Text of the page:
Ice cream is, surprisingly, a low GI food. This means that it releases its sugars slowly and so can keep you feeling fuller for longer. For that reason, you are less likely to binge after eating ice cream. Obviously it's all about moderation and demolishing a whole tub in one sitting isn't going to be good for you, but if you are comparing desserts like for like, 75 grams of Ben and Jerry's Cookies and Cream ice-cream contains only 114 calories compared to a slice of cheesecake with 511 calories. Secondly, ice-cream is made of milk which contains many essential nutrients. Studies show a possible link between milk consumption and a lowered risk of arterial hypertension, coronary heart disease, and colorectal cancer.

Comments (11)

  • Steve_Mac 'Chocolate - Lets not be confused Chocolate that has been cooked and had sugar, milk and erroneous fats added are not healthy - Sorry. What is healthy is Chocolate that has not been cooked, thus it contains all it goodness intact. This Chocolate is called Raw Chocolate, we make it from a kit we get from Raw Chocolate Kit its excellent really easy to make, really healthy, and delicious.'

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  • jackk30 'Thanks, this really helped me !!'

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  • jackk30 'Thanks, this really helped me !!'

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  • j_carrigan 'I might have a beer tonight then'

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  • daddyash9 'Mmm Beer !'

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  • Tideracer 'I'm allergic to booze, (brilliant...never had a hangover!) but eat far too much chocolate, sadly not the raw variety. Never liked peanut butter but still scoff Ice cream, penguin biscuits and too many sweets....next they'll be saying these are good for you, fingers crossed eh.'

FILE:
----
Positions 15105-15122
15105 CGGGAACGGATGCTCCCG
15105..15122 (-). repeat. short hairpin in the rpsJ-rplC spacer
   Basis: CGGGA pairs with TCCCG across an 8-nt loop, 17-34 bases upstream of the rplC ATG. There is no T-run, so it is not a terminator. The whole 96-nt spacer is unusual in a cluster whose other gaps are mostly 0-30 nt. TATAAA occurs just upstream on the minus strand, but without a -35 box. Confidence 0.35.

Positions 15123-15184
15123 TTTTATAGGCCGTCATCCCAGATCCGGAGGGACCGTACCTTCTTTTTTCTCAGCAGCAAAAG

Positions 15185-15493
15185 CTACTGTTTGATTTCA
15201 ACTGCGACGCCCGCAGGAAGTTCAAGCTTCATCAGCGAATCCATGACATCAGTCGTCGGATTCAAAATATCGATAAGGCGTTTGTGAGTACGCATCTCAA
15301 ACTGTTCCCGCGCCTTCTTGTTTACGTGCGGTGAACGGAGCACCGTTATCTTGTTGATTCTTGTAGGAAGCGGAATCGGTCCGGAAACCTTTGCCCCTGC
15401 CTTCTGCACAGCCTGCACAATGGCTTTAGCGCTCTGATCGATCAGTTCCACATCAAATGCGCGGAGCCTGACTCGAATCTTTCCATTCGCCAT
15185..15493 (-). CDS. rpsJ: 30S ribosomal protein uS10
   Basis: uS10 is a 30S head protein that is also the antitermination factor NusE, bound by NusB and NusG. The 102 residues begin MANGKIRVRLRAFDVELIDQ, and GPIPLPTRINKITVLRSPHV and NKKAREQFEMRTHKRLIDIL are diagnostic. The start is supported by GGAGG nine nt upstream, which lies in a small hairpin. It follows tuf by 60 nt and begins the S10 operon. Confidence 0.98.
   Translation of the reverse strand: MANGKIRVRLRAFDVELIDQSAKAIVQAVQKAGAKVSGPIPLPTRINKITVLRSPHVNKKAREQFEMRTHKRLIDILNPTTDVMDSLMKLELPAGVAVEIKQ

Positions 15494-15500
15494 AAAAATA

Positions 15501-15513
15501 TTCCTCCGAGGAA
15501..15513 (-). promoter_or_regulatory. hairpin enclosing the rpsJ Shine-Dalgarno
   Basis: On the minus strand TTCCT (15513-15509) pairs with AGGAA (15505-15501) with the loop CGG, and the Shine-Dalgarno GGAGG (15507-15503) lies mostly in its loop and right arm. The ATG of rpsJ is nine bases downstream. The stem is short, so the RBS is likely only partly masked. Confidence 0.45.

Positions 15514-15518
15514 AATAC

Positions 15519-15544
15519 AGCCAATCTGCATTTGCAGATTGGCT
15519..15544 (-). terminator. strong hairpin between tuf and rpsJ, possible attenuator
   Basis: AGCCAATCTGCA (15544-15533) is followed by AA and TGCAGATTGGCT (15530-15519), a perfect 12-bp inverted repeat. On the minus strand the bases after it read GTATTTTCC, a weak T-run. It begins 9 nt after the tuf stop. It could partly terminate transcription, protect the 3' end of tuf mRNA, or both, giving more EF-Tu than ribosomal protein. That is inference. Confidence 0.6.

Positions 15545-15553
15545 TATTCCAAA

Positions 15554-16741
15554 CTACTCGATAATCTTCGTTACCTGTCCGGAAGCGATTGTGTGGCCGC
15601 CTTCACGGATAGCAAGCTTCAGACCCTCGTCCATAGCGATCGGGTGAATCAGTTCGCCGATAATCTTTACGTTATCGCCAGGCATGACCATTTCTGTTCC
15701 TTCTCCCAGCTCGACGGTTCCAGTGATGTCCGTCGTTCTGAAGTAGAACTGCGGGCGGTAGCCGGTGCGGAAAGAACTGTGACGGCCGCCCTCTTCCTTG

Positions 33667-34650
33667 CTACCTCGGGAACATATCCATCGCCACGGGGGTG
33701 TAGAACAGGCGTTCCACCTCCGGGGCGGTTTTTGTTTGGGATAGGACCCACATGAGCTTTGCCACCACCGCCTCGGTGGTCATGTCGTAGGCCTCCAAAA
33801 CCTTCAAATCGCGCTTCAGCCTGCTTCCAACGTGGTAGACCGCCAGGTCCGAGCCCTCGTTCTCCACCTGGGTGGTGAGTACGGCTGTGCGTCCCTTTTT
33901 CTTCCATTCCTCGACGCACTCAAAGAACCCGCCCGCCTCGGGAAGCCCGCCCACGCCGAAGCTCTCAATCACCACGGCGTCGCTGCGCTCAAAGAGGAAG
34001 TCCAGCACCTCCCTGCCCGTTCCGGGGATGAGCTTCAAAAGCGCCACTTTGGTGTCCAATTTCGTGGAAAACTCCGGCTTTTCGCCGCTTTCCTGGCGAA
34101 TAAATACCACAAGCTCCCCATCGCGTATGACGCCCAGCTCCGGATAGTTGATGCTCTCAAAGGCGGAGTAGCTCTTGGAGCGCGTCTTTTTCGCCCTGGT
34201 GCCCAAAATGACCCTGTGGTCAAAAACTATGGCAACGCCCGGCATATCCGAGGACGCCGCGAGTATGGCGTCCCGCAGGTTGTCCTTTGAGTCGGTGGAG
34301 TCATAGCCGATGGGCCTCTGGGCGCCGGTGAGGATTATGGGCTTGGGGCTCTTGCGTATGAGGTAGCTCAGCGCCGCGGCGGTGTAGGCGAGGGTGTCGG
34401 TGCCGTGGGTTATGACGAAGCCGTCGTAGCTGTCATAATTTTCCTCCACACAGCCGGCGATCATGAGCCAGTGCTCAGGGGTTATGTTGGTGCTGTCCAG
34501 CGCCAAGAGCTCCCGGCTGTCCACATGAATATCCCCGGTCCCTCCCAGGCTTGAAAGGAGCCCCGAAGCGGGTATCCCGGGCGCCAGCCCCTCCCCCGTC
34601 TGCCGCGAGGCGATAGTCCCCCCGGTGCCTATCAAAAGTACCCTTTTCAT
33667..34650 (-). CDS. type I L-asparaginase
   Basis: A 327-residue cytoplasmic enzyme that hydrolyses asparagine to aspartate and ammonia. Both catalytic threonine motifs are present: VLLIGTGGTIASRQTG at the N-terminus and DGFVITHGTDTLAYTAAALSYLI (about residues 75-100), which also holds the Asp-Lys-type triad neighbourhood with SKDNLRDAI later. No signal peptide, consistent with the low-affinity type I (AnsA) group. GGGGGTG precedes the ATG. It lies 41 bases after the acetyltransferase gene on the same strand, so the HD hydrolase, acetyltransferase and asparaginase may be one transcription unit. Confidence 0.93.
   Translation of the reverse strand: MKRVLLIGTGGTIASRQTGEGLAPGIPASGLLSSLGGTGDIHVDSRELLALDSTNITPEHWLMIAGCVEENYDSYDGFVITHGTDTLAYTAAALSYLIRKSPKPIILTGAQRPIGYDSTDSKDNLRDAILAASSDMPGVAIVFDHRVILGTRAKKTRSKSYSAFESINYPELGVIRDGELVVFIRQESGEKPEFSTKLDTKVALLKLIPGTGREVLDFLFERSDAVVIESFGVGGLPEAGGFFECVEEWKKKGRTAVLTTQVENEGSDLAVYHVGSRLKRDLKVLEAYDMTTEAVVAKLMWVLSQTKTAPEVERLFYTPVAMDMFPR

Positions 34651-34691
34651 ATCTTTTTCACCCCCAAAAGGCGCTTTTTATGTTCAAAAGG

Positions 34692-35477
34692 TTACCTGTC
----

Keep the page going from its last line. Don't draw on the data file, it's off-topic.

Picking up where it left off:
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  • scurrie 'Allergic to booze? Brilliant? You may well be the unluckiest person in the world. AND you don't like peanut butter?! I will raise a glass to you tonight (beer not peanut butter)'

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  • ikquickfeet 'Stout.....outstanding i ve found a great old fashioned stout, its great Oyster Stout......and good for me whoopi'

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  • Immie36 'I love the idea of Peanut Butter on Oat cakes...I'm getting some today and also see if there is a Soy Ice cream...Thanks, brilliant news!!'

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  • lsetchfield 'I eat peanut butter on toast as a post long run snack as I read somewhere it helps recovery! :)'

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  • gaellebryant 'Peanut butter on a wholewheat bagel or rye bread is a perfect breakfast before a race or long run. Dark chocolate (70%) has always been a favourite as long as you keep portion in check! As for a beer...a great bitter cannot be beaten but is has to come from a nice pub -not something I have had a months unfortunately. I enjoy a glass of good red wine after each of my hard session...Everything in moderation is key... Enjoy your food and your exercise!'